Don’t Bother Giving Kids Cough and Cold Medicines | Consumer Reports

When your little
ones are sick, you want the quickest, most
effective remedies. Consumer Reports
medical experts say that not only is
there little evidence that children’s liquid cough
and cold medications help very much, they can
have risky side effects. And they should never be
taken by children under four, according to the American
Academy of Pediatrics. Children under 12
should never take medications containing codeine. The FDA recently
warned that they can cause life-threatening
breathing problems. So when your child has
symptoms, what should you do? Consider these tried and
true remedies instead. Stay hydrated. Drinking fluids
helps prevent mucus from getting lodged in
the nose and throat. Warm drinks, like soup
or decaf tea with honey, can loosen congestion and
soothe an irritated throat. Recent studies have
found that honey is as effective at
relieving a cough as some over-the-counter
cough drugs. For children one and older, the
American Academy of Pediatrics advises 1/2 to one
teaspoon of honey is needed, but never give
honey to a child under 12 months of age. For children five and
over, sucking on a sugar free throat lozenge
or candy can help relieve an irritated throat
and reduce the urge to cough. Don’t give hard candy or
lozenges to younger children as they can choke on them. Older children can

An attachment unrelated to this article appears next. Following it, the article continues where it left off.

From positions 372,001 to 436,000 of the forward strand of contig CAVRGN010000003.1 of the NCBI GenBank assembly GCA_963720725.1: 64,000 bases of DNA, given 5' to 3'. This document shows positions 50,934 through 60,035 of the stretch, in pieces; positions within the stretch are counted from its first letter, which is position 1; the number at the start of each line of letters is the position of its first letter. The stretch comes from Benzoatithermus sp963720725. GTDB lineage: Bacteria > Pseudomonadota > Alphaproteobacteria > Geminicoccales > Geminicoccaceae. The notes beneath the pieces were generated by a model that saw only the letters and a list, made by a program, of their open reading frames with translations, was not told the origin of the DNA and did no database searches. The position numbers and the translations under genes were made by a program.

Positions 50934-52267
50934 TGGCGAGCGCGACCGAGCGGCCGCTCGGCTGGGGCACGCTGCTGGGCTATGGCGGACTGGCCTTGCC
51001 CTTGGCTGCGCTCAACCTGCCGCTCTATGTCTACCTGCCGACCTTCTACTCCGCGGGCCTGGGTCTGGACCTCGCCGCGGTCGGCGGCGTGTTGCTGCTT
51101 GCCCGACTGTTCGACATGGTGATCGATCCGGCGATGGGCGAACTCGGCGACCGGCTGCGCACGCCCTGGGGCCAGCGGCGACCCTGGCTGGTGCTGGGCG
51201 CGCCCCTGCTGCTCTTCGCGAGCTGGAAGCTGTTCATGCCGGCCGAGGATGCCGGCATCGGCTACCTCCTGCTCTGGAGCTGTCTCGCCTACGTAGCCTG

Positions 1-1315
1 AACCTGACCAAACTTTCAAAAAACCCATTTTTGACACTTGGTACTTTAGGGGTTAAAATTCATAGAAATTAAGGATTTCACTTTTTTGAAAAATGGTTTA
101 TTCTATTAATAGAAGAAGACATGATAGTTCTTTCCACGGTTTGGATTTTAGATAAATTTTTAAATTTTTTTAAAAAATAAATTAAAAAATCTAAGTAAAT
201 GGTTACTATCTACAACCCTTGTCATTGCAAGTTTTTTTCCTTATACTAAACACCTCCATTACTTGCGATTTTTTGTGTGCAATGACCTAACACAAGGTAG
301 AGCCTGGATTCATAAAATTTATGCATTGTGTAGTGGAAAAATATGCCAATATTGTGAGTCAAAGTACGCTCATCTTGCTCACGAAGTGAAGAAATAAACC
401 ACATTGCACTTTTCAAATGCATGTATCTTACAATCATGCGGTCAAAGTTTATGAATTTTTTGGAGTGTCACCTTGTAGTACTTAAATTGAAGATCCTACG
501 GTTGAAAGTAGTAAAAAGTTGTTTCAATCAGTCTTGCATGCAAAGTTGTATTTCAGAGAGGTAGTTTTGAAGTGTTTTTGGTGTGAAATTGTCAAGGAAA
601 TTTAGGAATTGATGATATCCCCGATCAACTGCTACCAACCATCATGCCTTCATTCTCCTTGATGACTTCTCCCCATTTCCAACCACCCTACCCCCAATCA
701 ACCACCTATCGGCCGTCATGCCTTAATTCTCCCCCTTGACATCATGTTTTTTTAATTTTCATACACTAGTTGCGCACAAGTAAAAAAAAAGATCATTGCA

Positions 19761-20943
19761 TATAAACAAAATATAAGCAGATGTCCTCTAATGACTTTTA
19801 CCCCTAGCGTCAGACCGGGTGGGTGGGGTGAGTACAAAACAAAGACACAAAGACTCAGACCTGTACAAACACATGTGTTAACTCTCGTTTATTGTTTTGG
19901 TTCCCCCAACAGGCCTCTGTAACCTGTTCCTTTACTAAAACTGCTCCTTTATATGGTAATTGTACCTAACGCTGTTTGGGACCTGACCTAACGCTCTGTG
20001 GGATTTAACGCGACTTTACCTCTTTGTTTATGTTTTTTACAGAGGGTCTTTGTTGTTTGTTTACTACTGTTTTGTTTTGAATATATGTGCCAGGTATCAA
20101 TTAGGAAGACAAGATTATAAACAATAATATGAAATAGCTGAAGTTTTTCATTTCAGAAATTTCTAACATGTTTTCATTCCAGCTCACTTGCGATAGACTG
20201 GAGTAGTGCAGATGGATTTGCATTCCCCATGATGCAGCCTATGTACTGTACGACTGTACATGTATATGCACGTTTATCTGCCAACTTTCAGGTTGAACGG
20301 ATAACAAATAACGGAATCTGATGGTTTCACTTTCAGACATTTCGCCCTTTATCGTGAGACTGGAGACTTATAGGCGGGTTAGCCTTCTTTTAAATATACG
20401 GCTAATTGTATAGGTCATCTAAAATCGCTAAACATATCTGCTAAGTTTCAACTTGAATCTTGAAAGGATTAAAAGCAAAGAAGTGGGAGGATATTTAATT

ease a sore throat by gargling with salt water. And you’ll both feel good
once they’re feeling better.


  1. You can say the same thing for any age.
    If I take medicine it takes me like a week to get over a cold. Without medicine, it takes me like 3 or 4 days.

  2. To add onto the recommendation for honey, make sure it's actually honey and not flavored corn syrup. The fake honey won't be nearly as effective.

  3. This is already well known. Parents who give kids medications for a common problem are just living in a 3rd tier logic system.

  4. Over the counter drugs treat symptoms, not diseases. They work better than the remedies you listed as well. If my child can't sleep because their sinuses are clogged with mucous, I'm going to give an antihistamine to help soothe them and help them sleep. My children and I will have a far better night than anybody who takes your advice.

  5. I thought the point of cough medicine was to to knock you the fuck out for several hours so your body can rest and fix itself while you don't have to suffer near as much during that time. I've slept away an entire weekend in a Nyquil coma in an attempt to be better by Monday. It worked plus I lost a few pounds! You wake up just often enough to drink some OJ or soup, dose yourself again and take a wizz. It probably works even better if you're a parent giving it to a crying child. I doubt a spoonful of honey would have the same effect!

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